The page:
Greystones History

Bear Flat is an area of Bath, to the south of the city centre and to the west of Beechen Cliff (a hill and beauty spot which features in Jane Austen’s Northanger AbbeyNorthanger Abbey). The Wellsway road (A367) to Shepton Mallet, runs through Bear Flat, forming part of the ancient British Roman Fosse Way. This was originally the main pilgrimage route from Bath and its abbey, to the nearby ecclesiastical centres of Wells and Glastonbury.

Bath is a hilly city and the term ‘Flat’ may be derived from the way the district is defined by a short plateau at the top of the steep Wells Road and Holloway routes out of the city centre, which forms the local business district. ‘ ear’ has nothing to do with the animal but is believed to be a contraction of an Anglo-Saxon name ‘Berewick’ – ‘Bere’ meaning Barley and ‘Wick’ being a settlement – a settlement near a barley field. Such a field would have been part of Barrack Farm, which was located in the area but demolished in the 19th century to make way for housing. Physical evidence of the former farm exists at the top of the Wellsway at Odd Down with a pair of houses known as Barrack Farm Cottages.

To reach Bear Flat from the centre of Bath, the original route was up the steep street of Holloway (either the ‘holy way’, or a way hollowed out as it climbs around the shoulder of Beechen Cliff). Holloway was a possible southern route of the Fosse Way out of Bath and has a 14th-century pilgrims’ church, the Magdalen Chapel and well (recently restored but without water). To the north of the chapel is the eighteenth century Magdalen Cottage, a former leper hospital but now a private dwelling. In the nineteenth century, another route out of the city centre to Bear Flat was constructed, an early example of a by-pass with slightly gentler slope. Now called Wells Road, the route was named on some early maps simply as the Wells-Exeter Road. Holloway has been closed to traffic at the northern end since the late 1960s, when the area was extensively and quite controversially redeveloped during a period in the immediate post war decades known as The Sack of Bath. Vehicles now take the Wells Road out of Bath towards Radstock, while pedestrians and cyclists can still follow Holloway up the hill.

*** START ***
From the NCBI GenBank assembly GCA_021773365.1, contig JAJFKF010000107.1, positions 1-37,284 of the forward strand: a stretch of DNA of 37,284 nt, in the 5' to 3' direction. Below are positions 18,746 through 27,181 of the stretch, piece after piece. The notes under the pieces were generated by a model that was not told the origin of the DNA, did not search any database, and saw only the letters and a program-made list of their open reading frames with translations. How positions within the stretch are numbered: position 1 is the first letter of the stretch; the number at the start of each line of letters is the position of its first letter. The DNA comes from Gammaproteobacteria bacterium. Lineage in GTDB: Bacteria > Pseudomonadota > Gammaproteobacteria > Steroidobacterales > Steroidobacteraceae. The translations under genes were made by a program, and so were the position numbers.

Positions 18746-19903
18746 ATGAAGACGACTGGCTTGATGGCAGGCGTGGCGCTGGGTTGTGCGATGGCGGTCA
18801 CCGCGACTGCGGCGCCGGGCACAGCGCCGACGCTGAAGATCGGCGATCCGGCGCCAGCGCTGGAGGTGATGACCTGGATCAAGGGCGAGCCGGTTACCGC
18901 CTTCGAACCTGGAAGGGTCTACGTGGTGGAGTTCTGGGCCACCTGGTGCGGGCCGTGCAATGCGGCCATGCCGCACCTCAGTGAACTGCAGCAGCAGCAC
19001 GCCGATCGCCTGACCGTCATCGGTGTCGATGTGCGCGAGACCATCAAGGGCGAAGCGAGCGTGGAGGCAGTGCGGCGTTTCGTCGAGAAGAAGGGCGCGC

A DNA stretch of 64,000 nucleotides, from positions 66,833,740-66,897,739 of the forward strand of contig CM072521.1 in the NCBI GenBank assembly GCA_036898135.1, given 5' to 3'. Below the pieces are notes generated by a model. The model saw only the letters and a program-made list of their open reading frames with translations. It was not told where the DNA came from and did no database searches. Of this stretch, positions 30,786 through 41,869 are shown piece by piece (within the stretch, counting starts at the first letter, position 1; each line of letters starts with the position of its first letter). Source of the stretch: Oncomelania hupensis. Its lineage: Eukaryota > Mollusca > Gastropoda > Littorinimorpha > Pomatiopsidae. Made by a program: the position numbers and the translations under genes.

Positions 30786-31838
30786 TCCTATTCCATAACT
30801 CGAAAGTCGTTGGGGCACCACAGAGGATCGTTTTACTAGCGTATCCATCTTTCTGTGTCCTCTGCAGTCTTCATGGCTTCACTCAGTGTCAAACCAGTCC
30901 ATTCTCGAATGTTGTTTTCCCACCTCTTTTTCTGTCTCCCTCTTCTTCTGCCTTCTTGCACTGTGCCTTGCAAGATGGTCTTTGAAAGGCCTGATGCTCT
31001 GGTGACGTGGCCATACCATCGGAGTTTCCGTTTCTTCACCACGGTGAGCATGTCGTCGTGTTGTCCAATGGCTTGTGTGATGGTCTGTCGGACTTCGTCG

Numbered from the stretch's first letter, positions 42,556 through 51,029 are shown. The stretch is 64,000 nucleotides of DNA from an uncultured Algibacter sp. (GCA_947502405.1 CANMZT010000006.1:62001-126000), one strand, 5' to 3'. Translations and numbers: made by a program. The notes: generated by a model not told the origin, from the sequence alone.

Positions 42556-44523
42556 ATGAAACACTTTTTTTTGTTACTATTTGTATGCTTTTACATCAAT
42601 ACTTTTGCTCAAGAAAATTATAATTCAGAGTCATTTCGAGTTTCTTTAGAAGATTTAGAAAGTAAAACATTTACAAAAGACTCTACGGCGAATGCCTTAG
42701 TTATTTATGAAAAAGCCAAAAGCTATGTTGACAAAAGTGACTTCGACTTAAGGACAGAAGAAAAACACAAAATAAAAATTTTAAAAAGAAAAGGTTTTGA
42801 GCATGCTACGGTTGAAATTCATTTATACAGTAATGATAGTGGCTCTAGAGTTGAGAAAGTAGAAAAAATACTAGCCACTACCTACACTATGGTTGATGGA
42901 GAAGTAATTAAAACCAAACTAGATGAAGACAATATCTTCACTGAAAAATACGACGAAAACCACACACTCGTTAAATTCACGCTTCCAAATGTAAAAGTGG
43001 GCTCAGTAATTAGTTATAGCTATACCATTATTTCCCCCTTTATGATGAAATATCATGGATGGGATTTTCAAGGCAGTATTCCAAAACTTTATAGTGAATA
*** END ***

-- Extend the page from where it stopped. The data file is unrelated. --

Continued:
At the top of the hill to the east of Bear Flat is Alexandra Park, which affords fine views over the city. This was opened in 1903 and named in honour of Queen Alexandra. Alongside Alexandra Park is Beechen Cliff School. Further to the east runs the Widcombe valley, once a parish outside the city of Bath. It is characterised by its Georgian buildings. To the south is the deep wooded valley of Lyncombe Vale. This was formerly the route of the Bath branch of the Somerset and Dorset Railway, and the Combe Down Tunnel which at 1700 metres in length was reputed to be the longest unventilated rail tunnel in Britain. This tunnel, together with the shorter Devonshire Tunnel, were both reopened as part of the Two Tunnels Greenway on 6 April 2013 forming part of the National Cycle Network NCR244.

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